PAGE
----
Snowball viburnum (Viburnum opulus 'Roseum') is an old garden plant with springtime appeal. This old plant was a mainstay of the American colonial nursery since it could handle cold winters. Grown today for its white flowers, snowball viburnum is a hardy grower once established, though it may develop powdery mildew or black spot if not cared for.
Known primarily for its white bushy flowers, snowball viburnum can occasionally produce pink blooms. While other viburnum shrubs develop tiny fruit clusters, the white blossoms on snowball viburnum do not produce fruit. The viburnum flowers in spring and has completed its display by summer. The flower clusters can contain up to 100 flowers and are 3 inches in diameter.
The snowball viburnum's leaves nearly resemble the classic three-lobed maple leaf. The leaves are matte rather than glossy and spring green in color, averaging 3 to 4 inches in size. Snowball viburnum leaves do not turn colors in fall, while other viburnum plants do display autumn colors.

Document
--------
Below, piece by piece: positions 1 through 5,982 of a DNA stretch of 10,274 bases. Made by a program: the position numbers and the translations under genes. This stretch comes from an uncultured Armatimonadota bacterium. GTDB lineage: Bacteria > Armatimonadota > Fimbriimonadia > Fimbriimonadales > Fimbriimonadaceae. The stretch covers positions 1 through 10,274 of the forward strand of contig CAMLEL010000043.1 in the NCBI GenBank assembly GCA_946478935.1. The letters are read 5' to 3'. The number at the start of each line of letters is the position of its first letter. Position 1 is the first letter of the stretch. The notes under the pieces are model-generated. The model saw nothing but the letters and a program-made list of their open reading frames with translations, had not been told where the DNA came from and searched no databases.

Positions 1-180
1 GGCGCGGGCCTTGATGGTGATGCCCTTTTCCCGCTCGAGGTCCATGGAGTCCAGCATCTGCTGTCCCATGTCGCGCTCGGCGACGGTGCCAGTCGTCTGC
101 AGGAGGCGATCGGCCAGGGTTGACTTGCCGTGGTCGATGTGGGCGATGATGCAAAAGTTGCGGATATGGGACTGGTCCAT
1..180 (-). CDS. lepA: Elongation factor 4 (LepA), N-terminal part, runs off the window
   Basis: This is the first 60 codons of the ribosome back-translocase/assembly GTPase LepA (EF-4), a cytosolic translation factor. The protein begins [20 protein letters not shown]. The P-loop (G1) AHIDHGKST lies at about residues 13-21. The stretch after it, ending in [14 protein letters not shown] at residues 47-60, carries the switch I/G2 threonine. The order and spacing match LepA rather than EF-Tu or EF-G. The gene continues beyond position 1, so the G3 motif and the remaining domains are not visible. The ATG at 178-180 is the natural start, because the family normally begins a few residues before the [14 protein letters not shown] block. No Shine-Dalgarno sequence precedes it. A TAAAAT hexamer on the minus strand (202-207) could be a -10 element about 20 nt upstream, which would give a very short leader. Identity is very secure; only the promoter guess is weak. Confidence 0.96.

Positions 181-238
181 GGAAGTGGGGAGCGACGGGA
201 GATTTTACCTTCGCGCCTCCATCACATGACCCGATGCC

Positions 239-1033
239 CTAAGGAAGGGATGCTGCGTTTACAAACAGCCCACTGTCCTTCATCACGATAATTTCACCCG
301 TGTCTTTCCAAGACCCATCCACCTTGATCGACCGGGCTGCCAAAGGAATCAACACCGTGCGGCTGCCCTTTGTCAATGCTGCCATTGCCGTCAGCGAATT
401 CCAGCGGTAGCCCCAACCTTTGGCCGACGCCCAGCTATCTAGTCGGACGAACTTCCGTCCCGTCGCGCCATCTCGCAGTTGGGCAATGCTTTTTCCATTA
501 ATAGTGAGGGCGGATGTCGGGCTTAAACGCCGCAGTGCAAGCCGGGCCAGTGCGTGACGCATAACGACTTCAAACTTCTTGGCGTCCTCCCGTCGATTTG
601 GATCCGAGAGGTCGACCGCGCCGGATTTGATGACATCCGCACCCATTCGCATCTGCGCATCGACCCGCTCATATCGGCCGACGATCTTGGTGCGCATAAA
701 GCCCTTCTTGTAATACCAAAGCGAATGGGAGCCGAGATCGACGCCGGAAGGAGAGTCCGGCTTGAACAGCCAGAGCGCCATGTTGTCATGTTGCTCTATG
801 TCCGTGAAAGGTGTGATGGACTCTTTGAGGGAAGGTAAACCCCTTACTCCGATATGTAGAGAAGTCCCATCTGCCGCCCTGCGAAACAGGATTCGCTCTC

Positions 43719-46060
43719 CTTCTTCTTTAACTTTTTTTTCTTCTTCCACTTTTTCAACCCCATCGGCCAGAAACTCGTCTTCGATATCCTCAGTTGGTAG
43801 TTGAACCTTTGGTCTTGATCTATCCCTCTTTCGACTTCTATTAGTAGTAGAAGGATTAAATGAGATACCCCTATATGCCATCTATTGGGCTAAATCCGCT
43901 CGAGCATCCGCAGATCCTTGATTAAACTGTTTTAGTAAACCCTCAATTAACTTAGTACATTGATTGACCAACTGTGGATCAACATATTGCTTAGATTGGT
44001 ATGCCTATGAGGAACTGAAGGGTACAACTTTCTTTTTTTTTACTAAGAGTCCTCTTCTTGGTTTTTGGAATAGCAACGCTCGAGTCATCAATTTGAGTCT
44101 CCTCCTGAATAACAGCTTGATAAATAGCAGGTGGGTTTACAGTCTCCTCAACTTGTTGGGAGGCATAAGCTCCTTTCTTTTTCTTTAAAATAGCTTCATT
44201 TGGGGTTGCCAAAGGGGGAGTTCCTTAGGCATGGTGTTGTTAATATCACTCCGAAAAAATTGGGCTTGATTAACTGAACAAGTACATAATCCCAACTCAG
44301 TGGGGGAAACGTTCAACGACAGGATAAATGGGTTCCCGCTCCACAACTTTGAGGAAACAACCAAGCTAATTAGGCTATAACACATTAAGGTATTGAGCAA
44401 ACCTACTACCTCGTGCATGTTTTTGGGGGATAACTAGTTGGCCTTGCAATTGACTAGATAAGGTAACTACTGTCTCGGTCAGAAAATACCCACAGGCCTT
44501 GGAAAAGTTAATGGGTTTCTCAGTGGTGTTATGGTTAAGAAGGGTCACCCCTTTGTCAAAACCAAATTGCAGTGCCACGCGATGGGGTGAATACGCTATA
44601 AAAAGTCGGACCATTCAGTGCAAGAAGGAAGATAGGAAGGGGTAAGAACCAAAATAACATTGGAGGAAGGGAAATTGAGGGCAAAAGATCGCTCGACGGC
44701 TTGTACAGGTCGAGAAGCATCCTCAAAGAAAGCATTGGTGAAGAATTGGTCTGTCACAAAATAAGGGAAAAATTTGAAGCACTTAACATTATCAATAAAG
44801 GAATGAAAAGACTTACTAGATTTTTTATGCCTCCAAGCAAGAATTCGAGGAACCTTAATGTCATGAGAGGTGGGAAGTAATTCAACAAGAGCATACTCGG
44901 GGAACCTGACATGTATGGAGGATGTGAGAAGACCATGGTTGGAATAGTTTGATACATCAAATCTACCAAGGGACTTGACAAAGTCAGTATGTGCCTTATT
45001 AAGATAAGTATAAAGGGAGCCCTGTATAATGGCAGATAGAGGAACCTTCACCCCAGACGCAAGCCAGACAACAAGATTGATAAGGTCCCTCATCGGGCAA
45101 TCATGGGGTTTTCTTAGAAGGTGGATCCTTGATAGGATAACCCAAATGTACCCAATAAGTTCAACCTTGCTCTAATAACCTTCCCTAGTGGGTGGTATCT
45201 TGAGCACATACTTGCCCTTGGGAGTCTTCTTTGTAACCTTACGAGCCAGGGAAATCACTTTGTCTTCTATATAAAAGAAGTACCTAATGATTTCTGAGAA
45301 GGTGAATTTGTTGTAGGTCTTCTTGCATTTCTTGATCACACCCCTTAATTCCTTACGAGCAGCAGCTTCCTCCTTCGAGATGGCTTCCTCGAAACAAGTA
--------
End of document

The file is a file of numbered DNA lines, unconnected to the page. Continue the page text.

Snowball viburnum can reach up to 12 feet in height and 12 feet in width. Gardeners can keep the plant smaller with pruning.
Native to Europe, snowball viburnum has been grown in the United States since the colonial era. According to the University of Arkansas, the sterile snowball form of viburnum is thought to have originated in Holland well before the 16th century. Called "Gelder Rose," the plant didn't contain the word "snowball" in its name until at least 1760.
Gardeners can plant snowball viburnum in hardiness zones 3 to 8, which covers most of North America. The shrub grows in part sun to full sun.